Salusbury, Thomas, Mathematical collections and translations (Tome I), 1667

List of thumbnails

< >
151
151
152
152
153
153
154
154
155
155
156
156
157
157
158
158
159
159
160
160
< >
page |< < of 701 > >|
1alledged. For theſe birds which at their pleaſure flie
wards and backwards, and wind to and again in a thouſand
faſhions, and, which more importeth, lie whole hours upon the
wing, theſe I ſay do not a little poſe me, nor do I ſee, how
mongſt ſo many circumgyrations, they ſhould not loſe the motion
of the Earth, and how they ſhould be able to keep pace with
ſo great a velocity as that which they ſo far exceed with their flight.
SALV. To ſpeak the truth, your ſcruple is not without reaſon,
and its poſſible Copernicus himſelf could not find an anſwer for it,
that was to himſelf entirely ſatisfactory; and therefore haply paſt
it over in ſilence albeit he was, indeed, very brief in examining
the other allegations of his adverſaries, I believe through his
height of wit, placed on greater aud ſublimer contemplations,
like as Lions are not much moved at the barking of little Dogs.
We will therefore reſerve the inſtance of birds to the laſt place,
and for the preſent, ſee if we can give Simplicius ſatisfaction in
the others, by ſhewing him in our wonted manner, that he
ſelf hath their anſwers at hand, though upon firſt thoughts he doth
not diſcover them.
And to begin with the ſhots made at randome,
with the ſelf ſame piece, powder, and ball, the one towards the Eaſt,
the other towards the Weſt, let him tell me what it is that perſwades
him to think that the Range towards the Weſt (if the diurnal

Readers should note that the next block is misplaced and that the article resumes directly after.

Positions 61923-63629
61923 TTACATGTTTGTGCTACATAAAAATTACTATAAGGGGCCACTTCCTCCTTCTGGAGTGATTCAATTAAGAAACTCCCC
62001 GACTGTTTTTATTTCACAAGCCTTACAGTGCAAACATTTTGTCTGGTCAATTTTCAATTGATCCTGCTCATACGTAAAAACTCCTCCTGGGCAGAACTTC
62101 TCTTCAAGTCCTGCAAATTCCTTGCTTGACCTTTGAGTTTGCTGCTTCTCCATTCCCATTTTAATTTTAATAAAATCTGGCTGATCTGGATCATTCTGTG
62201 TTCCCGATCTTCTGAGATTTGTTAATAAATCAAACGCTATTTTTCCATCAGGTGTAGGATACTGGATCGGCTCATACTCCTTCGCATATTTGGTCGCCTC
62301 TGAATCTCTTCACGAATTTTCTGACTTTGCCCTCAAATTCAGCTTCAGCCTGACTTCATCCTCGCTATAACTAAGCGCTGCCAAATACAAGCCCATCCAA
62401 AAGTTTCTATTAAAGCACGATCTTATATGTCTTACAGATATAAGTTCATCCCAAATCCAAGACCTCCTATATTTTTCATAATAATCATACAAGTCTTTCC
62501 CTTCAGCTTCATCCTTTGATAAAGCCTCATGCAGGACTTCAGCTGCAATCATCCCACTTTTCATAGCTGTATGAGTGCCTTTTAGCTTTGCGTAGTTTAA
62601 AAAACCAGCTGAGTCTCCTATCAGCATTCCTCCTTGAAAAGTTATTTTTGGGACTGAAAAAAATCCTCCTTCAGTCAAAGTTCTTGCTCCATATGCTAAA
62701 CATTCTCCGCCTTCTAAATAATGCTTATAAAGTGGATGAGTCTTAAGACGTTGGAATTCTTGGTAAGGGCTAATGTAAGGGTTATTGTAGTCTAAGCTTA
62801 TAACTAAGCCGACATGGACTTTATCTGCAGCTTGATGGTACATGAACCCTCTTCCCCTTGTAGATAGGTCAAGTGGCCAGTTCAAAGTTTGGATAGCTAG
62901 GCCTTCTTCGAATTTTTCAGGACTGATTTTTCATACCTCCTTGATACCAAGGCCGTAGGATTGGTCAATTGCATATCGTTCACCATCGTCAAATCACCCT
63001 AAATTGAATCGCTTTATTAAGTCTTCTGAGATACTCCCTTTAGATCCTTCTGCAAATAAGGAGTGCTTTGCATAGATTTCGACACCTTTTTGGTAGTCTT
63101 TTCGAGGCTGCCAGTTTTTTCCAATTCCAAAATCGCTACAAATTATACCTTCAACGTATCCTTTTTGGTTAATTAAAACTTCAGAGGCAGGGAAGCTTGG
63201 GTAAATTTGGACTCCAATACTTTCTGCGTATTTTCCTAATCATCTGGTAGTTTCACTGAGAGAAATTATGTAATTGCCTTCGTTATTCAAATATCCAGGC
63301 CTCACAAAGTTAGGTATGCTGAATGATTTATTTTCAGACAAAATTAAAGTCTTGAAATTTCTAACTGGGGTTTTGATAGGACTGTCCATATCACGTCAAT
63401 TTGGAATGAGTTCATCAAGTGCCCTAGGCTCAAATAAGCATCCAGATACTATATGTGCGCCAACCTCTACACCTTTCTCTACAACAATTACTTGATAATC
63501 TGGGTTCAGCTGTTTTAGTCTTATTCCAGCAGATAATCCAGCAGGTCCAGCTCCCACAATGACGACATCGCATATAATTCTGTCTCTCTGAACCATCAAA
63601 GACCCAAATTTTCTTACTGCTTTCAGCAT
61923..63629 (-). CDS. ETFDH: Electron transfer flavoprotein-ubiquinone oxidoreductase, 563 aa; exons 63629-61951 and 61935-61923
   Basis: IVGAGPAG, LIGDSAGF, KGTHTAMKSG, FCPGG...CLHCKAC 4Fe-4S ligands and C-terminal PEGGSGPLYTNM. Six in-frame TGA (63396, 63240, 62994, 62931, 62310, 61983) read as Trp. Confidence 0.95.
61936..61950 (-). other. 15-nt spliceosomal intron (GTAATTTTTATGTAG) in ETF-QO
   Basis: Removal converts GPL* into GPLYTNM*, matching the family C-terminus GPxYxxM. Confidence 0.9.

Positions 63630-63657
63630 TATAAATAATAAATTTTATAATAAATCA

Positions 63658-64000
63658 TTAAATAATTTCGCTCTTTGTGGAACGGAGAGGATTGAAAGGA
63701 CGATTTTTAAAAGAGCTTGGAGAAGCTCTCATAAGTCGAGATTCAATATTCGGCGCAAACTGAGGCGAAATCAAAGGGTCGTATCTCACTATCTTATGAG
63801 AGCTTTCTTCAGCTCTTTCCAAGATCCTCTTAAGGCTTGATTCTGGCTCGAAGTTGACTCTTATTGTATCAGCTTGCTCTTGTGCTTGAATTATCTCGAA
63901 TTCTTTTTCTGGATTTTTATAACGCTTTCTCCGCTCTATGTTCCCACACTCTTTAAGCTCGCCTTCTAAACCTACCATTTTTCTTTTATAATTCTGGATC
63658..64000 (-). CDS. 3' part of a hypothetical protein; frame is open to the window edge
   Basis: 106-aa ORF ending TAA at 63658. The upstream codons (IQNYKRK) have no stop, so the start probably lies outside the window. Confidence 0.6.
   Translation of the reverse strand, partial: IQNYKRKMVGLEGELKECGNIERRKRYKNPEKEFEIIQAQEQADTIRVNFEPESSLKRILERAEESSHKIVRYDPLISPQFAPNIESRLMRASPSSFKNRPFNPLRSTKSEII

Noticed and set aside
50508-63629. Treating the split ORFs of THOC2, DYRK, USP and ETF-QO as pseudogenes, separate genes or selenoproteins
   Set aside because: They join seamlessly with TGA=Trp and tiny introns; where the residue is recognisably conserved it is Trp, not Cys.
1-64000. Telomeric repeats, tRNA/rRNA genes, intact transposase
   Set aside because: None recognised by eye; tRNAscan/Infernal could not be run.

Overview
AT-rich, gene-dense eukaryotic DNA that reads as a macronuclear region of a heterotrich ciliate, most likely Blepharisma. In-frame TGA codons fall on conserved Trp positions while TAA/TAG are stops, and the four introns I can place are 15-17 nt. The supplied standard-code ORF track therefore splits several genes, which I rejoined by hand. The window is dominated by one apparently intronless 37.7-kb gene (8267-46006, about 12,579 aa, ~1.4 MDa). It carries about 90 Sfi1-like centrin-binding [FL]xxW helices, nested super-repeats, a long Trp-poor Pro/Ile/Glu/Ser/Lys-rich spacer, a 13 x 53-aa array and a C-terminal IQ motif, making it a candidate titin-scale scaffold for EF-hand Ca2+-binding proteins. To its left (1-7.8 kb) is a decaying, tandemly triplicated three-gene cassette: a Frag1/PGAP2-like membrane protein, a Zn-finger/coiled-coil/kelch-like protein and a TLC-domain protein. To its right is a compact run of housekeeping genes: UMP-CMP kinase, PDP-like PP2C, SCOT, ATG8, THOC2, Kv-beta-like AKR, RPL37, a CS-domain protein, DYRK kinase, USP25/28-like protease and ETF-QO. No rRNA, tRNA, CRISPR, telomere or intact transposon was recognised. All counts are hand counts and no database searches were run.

verſion belonged to the Earth) ought to be much longer than that
towards the
The reaſon why
a Gun ſhould ſiem
to carry farther
wards the Weſt
than towards the
Eaſt.
SIMP. I am moved ſo to think; becauſe in the ſhot made
wards the Eaſt, the ball whil'ſt it is out of the piece, is
ed by the ſaid piece, the which being carried round by the Earth,
runneth alſo with much velocity towards the ſame part,
upon the fall of the ball to the ground, cometh to be but little
diſtant from the piece.
On the contrary in the ſhot towards the
Weſt, before that the ball falleth to the ground, the piece is
tired very far towards the Eaſt, by which means the ſpace
tween the ball and the piece, that is Range, will appear longer
than the other, by how much the piece, that is the Earth, had
run in the time that both the bals were in the air.
SALV. I could wiſh, that we did know ſome way to make an
experiment correſponding to the motion of theſe projects, as that
of the ſhip doth to the motion of things perpendicularly falling
from on high; and I am thinking how it may be done.
The experiment
of a running
riot to find out the
difference of
ges.
SAGR. I believe, that it would be a very oppoſite proof, to
take an open Chariot, and to accomodate therein a ^{*}Stock-bow
at half elevation, to the end the flight may prove the greateſt

that my be, and whil'ſt the horſes ſhall run, to ſhoot firſt towards
the part whither you drive, and then another backwards towards
the contrary part, cauſing ſome one to mark diligently where
the Chariot was in that moment f time when the ſhaft came to

Text layer

  • Dictionary
  • Places

Text normalization

  • Original
  • Regularized
  • Normalized

Search


  • Exact
  • All forms
  • Fulltext index
  • Morphological index